The Basics of Writing Love Letters

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Details, Details, Details

Signing Off

Yours through time and eternity, Civil War General George Armstrong Custer (1839-1876) ended a love letter to his wife, Elizabeth, this way.

Always, with undying love, yours, An affectionate ending from Irish poet Oscar Wilde (1854-1900) to Lord Alfred Douglas in 1893.

Lover, Lover, Darling, Signed by Zelda Sayre (1900-1948) to F. Scott Fitzgerald in the spring of either 1919 or 1920.

Always, You could also try, "always" by itself. This is a favorite of mine -- one simple word that says a great deal.

With (something), With love, with admiration, with adoration, with endless devotion.

Love, Simple, yet always effective.

Love and luck, A cute way to end a platonic love letter. I saw this at the Country Music Hall of Fame -- a Patsy Cline (1932-1963) letter on display. It was a one-and-a-half-page, handwritten letter to one of her fans. Now that's a grateful celebrity! On a side note, one of Patsy's albums was entitled Sentimentally Yours (1962).


In love letters it is the words and the emotions supporting those words that are the stars of the show, so you're welcome to take grammatical liberties. Keep in mind that grammar is a tool used to make thoughts come across as clearly as possible and also to insert spoken-word inflections into the written word. So don't set grammar aside to the point where some of your sentiments are lost.

I once dated a man who would e-mail me and consistently misuse all of his homophones (words pronounced alike but different in spelling and meaning). He'd tell me he got stuck outside in the pooring rain, or he'd ask weather or not my interview went well. Truthfully, this boy blue my mind and I, of coarse, was so taken with him that I found his mistake absolutely adorable. So again, grammatical inconsistencies in love letters are easily forgiven and oftentimes endearing.

How to Send

Whether handwritten or typed, my vote here is that the letter ends up on paper -- something to hold on to. I have no problem with typed letters because they'll take on a nostalgic charm of their own someday. I find old letters written via clunky typewriters as enchanting as a lover's poor penmanship. When it comes to delivery, the element of surprise is important. Slip it into a startling spot -- the kitchen table, the lunch bag, the driver's seat. I think it'd be fun to hand it to them before they get in the shower. If you're away from your love for a while, then you have the perfect opportunity to do it the old-fashioned way and mail it. That being said, I fully understand that love lends to many out-of-control moments, so if you can't wait and you must send your sentiments immediately, then e-mail away. Who am I to stop love in motion?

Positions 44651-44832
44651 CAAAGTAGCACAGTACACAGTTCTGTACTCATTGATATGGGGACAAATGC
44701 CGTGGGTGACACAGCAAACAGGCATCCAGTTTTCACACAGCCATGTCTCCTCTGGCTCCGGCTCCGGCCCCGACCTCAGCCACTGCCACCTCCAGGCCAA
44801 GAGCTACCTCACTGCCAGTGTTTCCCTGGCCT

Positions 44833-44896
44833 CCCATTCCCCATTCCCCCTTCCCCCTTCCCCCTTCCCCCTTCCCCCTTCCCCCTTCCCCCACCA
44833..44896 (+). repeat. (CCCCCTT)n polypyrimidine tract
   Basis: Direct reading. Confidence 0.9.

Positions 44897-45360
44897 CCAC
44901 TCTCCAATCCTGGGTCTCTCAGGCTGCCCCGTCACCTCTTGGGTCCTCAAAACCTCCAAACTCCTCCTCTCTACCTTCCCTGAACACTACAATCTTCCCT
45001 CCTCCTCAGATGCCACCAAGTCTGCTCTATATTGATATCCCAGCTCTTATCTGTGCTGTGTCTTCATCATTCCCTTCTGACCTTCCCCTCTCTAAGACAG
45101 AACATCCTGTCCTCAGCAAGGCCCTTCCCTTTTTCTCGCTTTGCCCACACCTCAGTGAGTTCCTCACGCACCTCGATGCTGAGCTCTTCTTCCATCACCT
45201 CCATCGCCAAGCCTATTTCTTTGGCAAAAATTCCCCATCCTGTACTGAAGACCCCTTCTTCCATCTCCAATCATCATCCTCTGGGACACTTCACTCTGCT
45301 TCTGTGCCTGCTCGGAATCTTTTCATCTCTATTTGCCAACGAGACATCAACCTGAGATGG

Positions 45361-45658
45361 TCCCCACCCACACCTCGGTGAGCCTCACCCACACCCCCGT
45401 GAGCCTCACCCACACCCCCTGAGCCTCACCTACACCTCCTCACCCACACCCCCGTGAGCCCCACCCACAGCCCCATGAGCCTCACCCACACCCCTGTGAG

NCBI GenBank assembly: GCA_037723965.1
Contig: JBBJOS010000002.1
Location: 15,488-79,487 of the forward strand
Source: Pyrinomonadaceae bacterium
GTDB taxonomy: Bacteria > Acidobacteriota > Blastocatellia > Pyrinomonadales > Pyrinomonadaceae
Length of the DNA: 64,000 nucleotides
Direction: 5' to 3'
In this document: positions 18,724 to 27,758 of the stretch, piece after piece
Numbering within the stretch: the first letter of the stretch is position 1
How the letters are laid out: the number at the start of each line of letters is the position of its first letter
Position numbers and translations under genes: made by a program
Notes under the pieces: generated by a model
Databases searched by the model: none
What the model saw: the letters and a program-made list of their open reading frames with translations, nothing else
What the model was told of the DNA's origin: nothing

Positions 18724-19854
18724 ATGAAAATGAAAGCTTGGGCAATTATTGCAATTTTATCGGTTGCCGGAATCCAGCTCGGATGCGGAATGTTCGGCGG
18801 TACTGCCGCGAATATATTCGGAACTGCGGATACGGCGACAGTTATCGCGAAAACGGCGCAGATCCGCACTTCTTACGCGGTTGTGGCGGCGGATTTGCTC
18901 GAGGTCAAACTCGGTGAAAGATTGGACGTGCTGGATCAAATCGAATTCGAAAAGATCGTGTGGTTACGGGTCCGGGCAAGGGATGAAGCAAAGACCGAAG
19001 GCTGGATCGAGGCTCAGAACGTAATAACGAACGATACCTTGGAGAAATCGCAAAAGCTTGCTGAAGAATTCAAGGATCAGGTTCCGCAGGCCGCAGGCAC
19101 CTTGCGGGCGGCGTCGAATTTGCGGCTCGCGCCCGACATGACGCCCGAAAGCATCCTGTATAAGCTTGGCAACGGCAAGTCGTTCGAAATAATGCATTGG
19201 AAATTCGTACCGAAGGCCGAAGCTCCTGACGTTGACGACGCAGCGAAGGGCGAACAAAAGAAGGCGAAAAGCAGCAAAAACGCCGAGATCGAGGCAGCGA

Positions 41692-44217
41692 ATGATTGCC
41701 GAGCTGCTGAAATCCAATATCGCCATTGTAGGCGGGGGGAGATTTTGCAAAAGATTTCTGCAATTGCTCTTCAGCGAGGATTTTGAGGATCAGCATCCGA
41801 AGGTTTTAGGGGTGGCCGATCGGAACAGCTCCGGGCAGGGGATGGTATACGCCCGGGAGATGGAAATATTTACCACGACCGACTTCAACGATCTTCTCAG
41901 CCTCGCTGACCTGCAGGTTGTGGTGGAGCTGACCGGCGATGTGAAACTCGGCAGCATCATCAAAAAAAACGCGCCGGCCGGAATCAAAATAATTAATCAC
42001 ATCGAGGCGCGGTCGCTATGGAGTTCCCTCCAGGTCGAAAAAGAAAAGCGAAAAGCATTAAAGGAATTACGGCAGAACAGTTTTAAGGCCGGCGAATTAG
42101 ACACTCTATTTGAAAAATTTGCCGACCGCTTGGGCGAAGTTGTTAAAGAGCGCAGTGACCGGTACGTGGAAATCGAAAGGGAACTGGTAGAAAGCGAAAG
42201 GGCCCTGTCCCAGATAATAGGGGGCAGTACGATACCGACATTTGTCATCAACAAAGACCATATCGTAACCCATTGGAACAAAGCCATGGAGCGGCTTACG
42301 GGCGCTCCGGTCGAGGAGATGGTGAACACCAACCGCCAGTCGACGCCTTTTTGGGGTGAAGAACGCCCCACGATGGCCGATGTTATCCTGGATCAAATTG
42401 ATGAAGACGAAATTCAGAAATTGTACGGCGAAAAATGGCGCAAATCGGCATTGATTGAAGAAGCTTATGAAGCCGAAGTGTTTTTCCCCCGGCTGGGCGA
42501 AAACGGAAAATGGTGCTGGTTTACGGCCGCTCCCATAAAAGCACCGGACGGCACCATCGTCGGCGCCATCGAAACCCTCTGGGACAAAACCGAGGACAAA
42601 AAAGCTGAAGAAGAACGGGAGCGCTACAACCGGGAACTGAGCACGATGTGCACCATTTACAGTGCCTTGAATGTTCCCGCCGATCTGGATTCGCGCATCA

If You Receive a Love Letter

Be grateful and enjoy. Certainly let your enthusiast know you received the letter and how much it means to you (I hear sexual favors are widely accepted as a thank-you), but I wouldn't return with a giant gesture right away. That implies that you're doing it because they did it first, and love letters are most effective when given out of the blue.

One very sweet moment in great 1980s cinema comes at the end of Flashdance -- Nick is waiting outside for Alex after her big dance audition and hands her a bouquet of roses. She takes one of the flowers out of the bunch and hands it back to him. The moral here is, return a big gesture with a small one. Then wait your turn to surprise them with an equally moving love letter when they least expect it.

Continued on page 4:  Great Expectations


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